Please come out and support a local author that I adore. The details are here. I’d love to see you. We can go for drinks afterward. Or like, shopping, on the promenade. Or whatever. Just come.
by Morgan on February 25, 2012
If you didn’t see Ann Patchett on The Colbert Report this week, go watch it now. I’ve been following Patchett’s trajectory from author to author/gangster bookstore owner for a few years now, and it looks like she’s now starting to take on another role: a public voice for physical bookstores. She and her new bookstore been featured in the New York Times, etc. but being on The Colbert Report tells me that she (and her efforts) are registering on a larger, more important scale.
Colbert seems to be an Amazon supporter. He asks her why she would open a bookstore to begin with, and she tells him that both of the bookstores in Nashville (one indie and one chain) closed down, and suddenly she found herself living in a town with no bookstores.
Colbert: “Why open a bookstore then when the market had spoken? There was no market in your town for a bookstore. You can go to Amazon. You can go to Amazon, you can get whatever you want.”
Patchett: “No, there was. Both of those stores were profitable every month they were open. They closed at corporate levels, so they had larger issues, but Nashvillians, we’re a good, book-buying, smart town.”
She goes on to explain the cycle that happened in bookselling over the past 30 years (something that Andrew Laties describes in detail in Rebel Bookseller): a local bookstore opens, they do well, they get bigger, they get shut down or taken over by the big corporate chains (BN and Borders) who rip off their ideas and offer discounts, then those chains in turn get crushed by Amazon, and suddenly, Patchett: “people are waking up and going ‘but, I want to have some place to take my kids for story hour on Saturday, I want to have some place to go to book club, and see an author read,’ so the bookstore is gone but they miss it. This is a tale of redemption.”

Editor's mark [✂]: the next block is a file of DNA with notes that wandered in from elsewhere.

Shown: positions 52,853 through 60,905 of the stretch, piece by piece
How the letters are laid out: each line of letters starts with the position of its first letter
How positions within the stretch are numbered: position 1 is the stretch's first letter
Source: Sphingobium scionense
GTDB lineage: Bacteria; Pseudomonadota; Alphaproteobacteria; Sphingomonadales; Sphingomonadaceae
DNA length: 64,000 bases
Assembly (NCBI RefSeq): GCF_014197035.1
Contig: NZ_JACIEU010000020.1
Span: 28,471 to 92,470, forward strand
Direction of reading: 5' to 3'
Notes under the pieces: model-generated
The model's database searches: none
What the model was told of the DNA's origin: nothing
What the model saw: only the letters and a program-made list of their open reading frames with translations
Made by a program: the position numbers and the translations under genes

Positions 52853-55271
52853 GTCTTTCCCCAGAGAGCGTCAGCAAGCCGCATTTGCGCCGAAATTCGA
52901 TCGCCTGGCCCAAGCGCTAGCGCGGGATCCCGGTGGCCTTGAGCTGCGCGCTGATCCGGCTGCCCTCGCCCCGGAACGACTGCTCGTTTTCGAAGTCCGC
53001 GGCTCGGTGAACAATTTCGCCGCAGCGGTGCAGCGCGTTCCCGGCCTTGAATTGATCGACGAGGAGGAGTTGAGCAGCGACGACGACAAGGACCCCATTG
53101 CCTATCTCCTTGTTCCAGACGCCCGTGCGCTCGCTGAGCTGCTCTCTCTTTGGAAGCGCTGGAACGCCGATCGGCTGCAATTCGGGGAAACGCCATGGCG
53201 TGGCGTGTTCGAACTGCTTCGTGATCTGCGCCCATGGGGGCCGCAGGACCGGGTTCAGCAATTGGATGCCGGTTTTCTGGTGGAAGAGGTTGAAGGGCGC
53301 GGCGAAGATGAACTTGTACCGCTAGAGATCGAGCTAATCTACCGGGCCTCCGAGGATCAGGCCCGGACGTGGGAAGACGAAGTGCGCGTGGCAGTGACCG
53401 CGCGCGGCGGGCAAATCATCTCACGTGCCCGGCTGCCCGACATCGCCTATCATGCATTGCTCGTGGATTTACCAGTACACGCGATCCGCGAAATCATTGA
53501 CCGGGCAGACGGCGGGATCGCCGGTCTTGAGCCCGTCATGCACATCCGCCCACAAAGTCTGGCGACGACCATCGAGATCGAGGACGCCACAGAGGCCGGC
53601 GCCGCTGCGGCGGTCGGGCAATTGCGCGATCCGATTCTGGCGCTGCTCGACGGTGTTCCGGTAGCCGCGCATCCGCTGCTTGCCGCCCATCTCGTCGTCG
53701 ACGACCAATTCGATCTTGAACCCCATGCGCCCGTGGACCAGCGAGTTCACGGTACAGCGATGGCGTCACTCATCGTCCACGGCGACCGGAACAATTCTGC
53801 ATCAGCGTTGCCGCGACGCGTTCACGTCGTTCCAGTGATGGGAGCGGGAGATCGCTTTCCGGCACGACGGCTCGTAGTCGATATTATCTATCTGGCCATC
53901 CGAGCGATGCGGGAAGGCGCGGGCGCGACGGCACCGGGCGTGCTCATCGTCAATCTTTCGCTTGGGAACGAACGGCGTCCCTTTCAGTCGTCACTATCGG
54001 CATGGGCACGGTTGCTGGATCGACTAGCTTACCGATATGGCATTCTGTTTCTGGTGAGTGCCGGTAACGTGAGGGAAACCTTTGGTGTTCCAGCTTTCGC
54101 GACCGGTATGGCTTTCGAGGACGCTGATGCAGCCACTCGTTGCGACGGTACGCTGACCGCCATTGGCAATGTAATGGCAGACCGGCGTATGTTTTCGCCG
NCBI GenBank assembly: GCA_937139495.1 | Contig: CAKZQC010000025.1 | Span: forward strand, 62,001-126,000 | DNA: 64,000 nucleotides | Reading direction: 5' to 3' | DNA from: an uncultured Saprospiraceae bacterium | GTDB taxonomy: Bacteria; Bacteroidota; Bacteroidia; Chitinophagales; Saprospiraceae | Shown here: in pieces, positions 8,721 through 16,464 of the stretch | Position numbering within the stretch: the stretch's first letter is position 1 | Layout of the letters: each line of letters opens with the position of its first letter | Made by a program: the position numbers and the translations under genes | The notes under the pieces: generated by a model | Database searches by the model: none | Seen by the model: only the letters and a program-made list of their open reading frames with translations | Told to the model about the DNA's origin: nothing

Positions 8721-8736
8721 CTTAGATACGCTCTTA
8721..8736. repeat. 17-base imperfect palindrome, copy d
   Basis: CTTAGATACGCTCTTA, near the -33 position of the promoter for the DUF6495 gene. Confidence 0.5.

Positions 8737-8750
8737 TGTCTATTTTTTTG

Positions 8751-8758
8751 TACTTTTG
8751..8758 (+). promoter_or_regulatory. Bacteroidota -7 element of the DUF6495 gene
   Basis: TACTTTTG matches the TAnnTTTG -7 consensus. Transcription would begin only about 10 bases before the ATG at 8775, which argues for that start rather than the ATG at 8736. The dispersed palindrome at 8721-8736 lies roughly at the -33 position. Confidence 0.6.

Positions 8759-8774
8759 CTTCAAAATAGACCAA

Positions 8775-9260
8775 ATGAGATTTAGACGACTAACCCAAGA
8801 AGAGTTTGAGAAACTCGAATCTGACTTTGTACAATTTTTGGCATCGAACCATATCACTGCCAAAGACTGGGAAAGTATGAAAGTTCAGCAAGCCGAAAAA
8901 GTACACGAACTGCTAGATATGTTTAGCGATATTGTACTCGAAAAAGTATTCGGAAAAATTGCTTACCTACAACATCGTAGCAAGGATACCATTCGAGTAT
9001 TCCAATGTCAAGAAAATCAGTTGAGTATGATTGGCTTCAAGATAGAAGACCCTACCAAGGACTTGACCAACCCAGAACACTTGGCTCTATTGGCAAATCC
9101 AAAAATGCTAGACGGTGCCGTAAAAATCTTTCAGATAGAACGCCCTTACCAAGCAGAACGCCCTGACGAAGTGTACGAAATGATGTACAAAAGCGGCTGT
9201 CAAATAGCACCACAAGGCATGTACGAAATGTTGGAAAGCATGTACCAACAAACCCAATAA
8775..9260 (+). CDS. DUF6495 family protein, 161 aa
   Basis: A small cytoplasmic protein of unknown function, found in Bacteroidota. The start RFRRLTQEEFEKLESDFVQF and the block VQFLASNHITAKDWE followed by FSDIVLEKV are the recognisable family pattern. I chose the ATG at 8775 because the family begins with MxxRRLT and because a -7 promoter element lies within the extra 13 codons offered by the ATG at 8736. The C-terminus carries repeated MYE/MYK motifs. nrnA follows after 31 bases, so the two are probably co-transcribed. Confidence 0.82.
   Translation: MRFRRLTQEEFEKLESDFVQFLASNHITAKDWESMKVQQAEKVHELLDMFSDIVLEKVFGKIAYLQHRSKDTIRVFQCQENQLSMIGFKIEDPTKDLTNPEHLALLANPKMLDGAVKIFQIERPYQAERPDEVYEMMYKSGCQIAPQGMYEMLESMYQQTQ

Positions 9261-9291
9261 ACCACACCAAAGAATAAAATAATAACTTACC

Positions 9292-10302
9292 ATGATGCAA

Colbert is still pretty unconvinced. He asks: “What are the things that I can get from a local bookstore that I’m not getting by shopping online?”
Patchett: “Smart people.”
Colbert: “But you understand, I have a couple books coming out this year, and I can’t agree with you…”
A minute later, he tries to prove his point (that Jeff Bezos is the be all and end all of bookselling) by “bumping” Patchett’s novel. He holds up a copy of State of Wonder, and says, “Here is it. I want this to register on Amazon tomorrow.”
Patchett: “No. No. I want it to register…”
Colbert: “No. I just won.”
Patchett: “No. I want it to register at parnassusbooks.net, where if you buy State of Wonder, you can get it signed.”
Now, here’s the throwdown, and the piece that I’ve been neglecting to consider in this whole debate: bookstores are better for authors, not just readers. Here’s where Ann Patchett becomes my hero.
Patchett: “Yes. Now listen, this is what I want from you. Your book comes out, I want you to come to Nashville. You can see your friends – Jack White, Al Gore – we’ll have a party for you, we’ll have a signing, we’ll have Edgar Myer, we’ll get the Goat Rodeo guys to come over and play at the store as your warm-up, you’ll sign, you’ll have such a great time. Then the next week, you’ll take your Sharpie, you’ll go to the warehouse at Amazon, they’ll cut the boxes open for you, you can sign all day. You see which one you like better.”
Colbert: “Thank you for coming.”
I’m happy to report that Patchett and Parnassus Books have indeed been feeling the Colbert bump . Look at this! Look at these people, gathered in a bookstore, watching their local bookseller shut down Stephen Colbert on late-night television, talking to each other, discussing the issue, supporting their community. GAH. It almost makes me cry (I cried a little when I saw this).
I wrote an article for Book Riot a few weeks ago, about my desire and plan to open a bookstore. In it, I talked about how I wanted to be an alternative to Amazon, not anti-Amazon. I still feel like it’s important to be “for” something, rather than against something else, but the more research I do on Amazon’s business practices, the queasier I feel about that stance. And now that Amazon is branching out into publishing, and by that I mean trying to take over publishing and consolidate the entire publishing industry into their business model, not to mention opening physical stores to, “determine if a physical retail presence can accelerate sales of Kindle devices and follow-on consumption of digital content at an attractive return on invested capital,”…shit. Ima have to get political.